Diane S. Sykes

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Diane Schwerm Sykes
Judge of the United States Court of Appeals for the Seventh Circuit
Assumed office
July 1, 2004
Appointed by George W. Bush
Preceded by John Louis Coffey
Justice of the Wisconsin Supreme Court
In office
September 1999 – July 1, 2004
Appointed by Tommy Thompson
Preceded by Donald W. Steinmetz
Succeeded by Louis B. Butler
Personal details
Born Diane Schwerm
(1957-12-23) December 23, 1957 (age 60)
Milwaukee, Wisconsin
Education Northwestern University (B.S.)
Marquette University Law School (J.D.)

Diane Schwerm Sykes (born December 23, 1957)[1] is a United States Circuit Judge of the United States Court of Appeals for the Seventh Circuit and former Justice of the Wisconsin Supreme Court.

Early life[edit]

Sykes graduated from Brown Deer High School in 1976 and then earned a Bachelor of Science degree in journalism at Northwestern University in 1980[1] and a Juris Doctor at Marquette University Law School in 1984.[1] Between college and law school she worked as a reporter for The Milwaukee Journal.[1][2][3]

Legal career[edit]

After law school, from 1984 to 1985, Sykes clerked for Judge Terence T. Evans at the United States District Court for the Eastern District of Wisconsin.[1] From 1985 to 1992, she worked in private practice as a litigator for Whyte & Hirschboeck, a medium-sized law firm in Milwaukee. Sykes won election to a newly created trial judge seat on the Milwaukee County Circuit Court in 1992, serving in the misdemeanor, felony, and civil divisions.[1]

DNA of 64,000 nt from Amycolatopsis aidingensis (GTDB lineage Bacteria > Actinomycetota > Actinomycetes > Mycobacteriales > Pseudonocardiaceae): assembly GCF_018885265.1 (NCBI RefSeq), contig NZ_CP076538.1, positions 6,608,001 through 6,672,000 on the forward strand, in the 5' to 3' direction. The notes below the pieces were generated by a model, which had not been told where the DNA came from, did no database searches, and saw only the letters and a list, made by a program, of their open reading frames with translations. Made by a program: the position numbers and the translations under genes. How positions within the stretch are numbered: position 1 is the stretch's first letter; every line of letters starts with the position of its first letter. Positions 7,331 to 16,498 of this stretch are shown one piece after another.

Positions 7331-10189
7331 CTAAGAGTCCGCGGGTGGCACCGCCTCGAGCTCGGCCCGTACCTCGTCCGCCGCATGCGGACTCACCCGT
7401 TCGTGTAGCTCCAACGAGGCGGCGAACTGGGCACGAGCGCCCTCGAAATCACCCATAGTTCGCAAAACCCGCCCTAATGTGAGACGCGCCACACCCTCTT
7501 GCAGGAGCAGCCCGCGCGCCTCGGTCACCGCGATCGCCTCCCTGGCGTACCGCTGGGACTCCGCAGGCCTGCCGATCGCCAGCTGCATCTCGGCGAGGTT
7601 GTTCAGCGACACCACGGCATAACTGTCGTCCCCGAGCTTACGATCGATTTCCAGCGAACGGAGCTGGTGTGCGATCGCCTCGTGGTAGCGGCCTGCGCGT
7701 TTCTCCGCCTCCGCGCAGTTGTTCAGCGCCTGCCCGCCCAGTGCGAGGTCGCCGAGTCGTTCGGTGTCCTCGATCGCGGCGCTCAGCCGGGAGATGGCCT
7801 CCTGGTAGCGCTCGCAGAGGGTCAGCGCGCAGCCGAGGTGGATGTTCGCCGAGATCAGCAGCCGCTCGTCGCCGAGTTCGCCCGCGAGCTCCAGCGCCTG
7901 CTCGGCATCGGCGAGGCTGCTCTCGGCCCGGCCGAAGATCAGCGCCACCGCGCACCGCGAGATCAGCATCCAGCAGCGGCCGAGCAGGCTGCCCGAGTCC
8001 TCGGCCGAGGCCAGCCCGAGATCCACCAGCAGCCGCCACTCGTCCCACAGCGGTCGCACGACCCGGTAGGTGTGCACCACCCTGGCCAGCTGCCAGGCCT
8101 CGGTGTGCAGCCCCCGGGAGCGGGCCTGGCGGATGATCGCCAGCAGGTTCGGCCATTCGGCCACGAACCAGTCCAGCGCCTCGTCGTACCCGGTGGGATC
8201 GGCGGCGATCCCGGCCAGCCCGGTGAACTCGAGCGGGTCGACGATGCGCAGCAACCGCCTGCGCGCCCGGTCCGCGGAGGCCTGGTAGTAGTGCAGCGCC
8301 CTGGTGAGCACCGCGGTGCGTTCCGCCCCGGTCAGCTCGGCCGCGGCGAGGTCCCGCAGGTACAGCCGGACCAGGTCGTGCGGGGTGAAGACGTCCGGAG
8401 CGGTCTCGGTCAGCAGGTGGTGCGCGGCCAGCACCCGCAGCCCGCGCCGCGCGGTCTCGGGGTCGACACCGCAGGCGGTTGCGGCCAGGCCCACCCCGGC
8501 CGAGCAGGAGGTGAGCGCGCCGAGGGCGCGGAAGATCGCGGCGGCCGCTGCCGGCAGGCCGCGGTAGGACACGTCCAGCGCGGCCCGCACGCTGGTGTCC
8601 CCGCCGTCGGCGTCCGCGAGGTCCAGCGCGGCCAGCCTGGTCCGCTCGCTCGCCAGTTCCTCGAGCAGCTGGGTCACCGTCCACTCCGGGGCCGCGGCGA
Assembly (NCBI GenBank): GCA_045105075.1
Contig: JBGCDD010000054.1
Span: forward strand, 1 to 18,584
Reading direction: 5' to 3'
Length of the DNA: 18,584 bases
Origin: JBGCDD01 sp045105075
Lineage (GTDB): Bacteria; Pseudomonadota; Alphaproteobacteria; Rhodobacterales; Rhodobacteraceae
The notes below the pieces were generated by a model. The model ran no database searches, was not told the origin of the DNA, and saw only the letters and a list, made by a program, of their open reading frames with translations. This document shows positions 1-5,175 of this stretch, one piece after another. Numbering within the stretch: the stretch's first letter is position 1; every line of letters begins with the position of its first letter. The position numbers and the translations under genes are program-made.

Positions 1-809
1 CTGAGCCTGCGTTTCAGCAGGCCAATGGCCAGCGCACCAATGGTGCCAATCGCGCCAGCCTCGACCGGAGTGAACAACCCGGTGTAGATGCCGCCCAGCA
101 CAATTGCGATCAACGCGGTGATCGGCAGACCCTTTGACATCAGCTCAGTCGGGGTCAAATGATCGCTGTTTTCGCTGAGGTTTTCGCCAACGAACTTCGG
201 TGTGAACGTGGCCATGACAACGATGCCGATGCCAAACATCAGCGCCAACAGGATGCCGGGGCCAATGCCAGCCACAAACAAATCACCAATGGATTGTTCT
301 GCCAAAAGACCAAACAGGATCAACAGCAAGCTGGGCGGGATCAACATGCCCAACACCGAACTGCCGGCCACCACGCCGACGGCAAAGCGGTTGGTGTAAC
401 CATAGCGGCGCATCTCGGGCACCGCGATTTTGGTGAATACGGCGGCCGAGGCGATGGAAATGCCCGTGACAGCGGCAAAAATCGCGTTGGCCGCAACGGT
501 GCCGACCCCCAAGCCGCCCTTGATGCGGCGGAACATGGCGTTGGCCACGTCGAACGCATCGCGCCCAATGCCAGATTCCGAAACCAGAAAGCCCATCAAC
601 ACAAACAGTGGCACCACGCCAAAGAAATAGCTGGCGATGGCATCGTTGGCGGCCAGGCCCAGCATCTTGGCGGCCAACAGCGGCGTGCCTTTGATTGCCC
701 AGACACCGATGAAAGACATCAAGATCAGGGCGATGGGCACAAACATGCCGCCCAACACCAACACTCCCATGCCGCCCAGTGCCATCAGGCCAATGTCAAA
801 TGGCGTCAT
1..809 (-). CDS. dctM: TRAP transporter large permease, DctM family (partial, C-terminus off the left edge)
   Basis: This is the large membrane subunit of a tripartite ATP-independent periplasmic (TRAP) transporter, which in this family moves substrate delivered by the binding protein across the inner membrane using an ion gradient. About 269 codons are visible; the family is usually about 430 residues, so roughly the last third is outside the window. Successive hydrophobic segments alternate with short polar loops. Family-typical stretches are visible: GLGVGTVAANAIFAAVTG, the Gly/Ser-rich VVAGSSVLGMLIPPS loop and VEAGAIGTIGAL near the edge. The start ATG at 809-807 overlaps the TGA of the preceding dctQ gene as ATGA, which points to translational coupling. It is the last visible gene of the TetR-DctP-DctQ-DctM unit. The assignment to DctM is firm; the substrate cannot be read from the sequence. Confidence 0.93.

She left the trial court in 1999 when she was appointed to the Wisconsin Supreme Court, to fill a vacancy for Justice Donald W. Steinmetz.[1] After being appointed to the Wisconsin Supreme Court, she was elected to the Supreme Court in April 2000, defeating Louis B. Butler, Jr., who was later appointed to the Wisconsin Supreme Court by Governor Jim Doyle in 2004.[4]

Seventh Circuit of Appeals[edit]

President George W. Bush nominated Sykes to a seat on the Seventh Circuit on November 14, 2003.[5] The Senate Judiciary Committee approved her nomination (14–5) on March 11, 2004,[5] and she was confirmed 70–27 by the United States Senate on June 24, 2004.[5]

In 2005, President George W. Bush seriously considered appointing Sykes to succeed Sandra Day O'Connor on the U.S. Supreme Court.[6] In 2017, Sykes was on President Donald Trump's list of potential Supreme Court justices.[3][7]

On June 7, 2017, Rep. Louie Gohmert (Texas Dist. 1) noted her conservative judicial philosophy, stating that: "There are only two reliable originalists on the court, Michael Kanne and Diane Sykes."[8] President Trump ultimately nominated Neil Gorsuch to the Court on January 31, 2017.[9]

Notable cases[edit]

Wisconsin Supreme Court[edit]